windfall. For example, for part-timers earning $8,405.00 a year,
dues or fees will be $84.05 per year, just covering our payments
to NYSUT/AFT, leaving no dues for the PSC. For those earning more
than $8,405.00, the PSC will receive the differences as dues. For
those earning less than $8,405.00, the PSC will be in a deficit
position. We have begun discussions with NYSUT to address this
dilemma. For a more detailed look at the math that led us to
expect an approximately revenue neutral outcome, please come to
one of the public hearings (May 16 and May 24; see above). In
addition, as part-timers join the union, service costs will
increase, for example printing and postage, and perhaps staff.
leadership has had three main goals in this process of
implementing agency fees for part-timers and revising the dues
structure: 1) bring the part-timers into the union for better
service and a stronger union; 2) address equity issues raised by
members (currently a full-timer earning $32,000.00 a year pays the
same $698.00 as a full-timer earning $86,000.00, or 2% of earnings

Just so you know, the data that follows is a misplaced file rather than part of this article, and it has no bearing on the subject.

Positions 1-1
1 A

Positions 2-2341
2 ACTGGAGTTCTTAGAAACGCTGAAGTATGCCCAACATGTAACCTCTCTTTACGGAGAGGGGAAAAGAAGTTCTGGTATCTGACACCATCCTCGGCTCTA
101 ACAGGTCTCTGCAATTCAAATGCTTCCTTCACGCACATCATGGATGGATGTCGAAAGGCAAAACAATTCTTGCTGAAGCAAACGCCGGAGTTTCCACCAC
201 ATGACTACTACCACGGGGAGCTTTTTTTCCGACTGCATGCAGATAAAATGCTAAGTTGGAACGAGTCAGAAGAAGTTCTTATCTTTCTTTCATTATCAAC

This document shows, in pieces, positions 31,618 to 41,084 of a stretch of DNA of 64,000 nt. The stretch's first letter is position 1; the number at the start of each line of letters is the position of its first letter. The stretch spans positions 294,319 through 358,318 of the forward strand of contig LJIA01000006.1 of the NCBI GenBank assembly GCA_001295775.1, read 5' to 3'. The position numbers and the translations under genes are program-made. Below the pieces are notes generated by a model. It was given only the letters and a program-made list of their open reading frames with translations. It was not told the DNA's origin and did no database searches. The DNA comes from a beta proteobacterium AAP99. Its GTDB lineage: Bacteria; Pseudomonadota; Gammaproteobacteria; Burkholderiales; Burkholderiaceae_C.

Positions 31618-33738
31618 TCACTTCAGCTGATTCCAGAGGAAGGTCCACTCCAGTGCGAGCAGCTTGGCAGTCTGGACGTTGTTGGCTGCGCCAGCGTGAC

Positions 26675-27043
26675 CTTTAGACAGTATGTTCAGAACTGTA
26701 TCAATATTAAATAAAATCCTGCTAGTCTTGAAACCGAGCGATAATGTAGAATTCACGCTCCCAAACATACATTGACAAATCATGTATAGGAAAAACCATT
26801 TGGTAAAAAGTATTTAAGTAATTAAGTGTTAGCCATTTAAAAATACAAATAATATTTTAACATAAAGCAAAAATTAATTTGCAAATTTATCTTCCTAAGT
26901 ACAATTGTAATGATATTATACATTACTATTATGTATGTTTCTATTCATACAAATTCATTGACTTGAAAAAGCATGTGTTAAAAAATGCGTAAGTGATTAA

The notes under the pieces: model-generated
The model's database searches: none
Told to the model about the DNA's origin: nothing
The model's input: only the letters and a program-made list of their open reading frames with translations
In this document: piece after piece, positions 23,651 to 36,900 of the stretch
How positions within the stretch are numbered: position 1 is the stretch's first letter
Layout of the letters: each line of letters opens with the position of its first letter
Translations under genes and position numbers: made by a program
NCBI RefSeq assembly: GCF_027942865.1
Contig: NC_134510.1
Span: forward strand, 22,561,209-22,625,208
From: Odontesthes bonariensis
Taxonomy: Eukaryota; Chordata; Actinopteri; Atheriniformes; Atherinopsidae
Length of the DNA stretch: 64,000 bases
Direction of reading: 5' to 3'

compared to 8/10 of 1%); 3) accomplish goals one and two while
maintaining the union in sound financial shape.
always good to follow the money. The best way to do that is as an
active member of the union.
I am an
employee of CUNY and am currently in the TIAA/CREF retirement
system. The issue on the table regarding after- retirement
benefits for the next contract negotiation is very important to me
and to everyone else in TIAA/CREF.
Many of us
currently in this system have years of previous service as College
Assistants, years we are not allowed to buy back. This is
demoralizing and certainly must affect the loyalty of many CUNY
employees who would like to consider retirement, to know that the
prior years committed to CUNY mean nothing, and they must remain
until they have 15 years on one line as assistants to HEOs.
like to see the years of service now required to receive those
health benefits for those in the TIAA/CREF system changed from 15
years, as they are now, to 10 years as they are with ALL OTHER
city retirement systems, or, at least give us the option of buying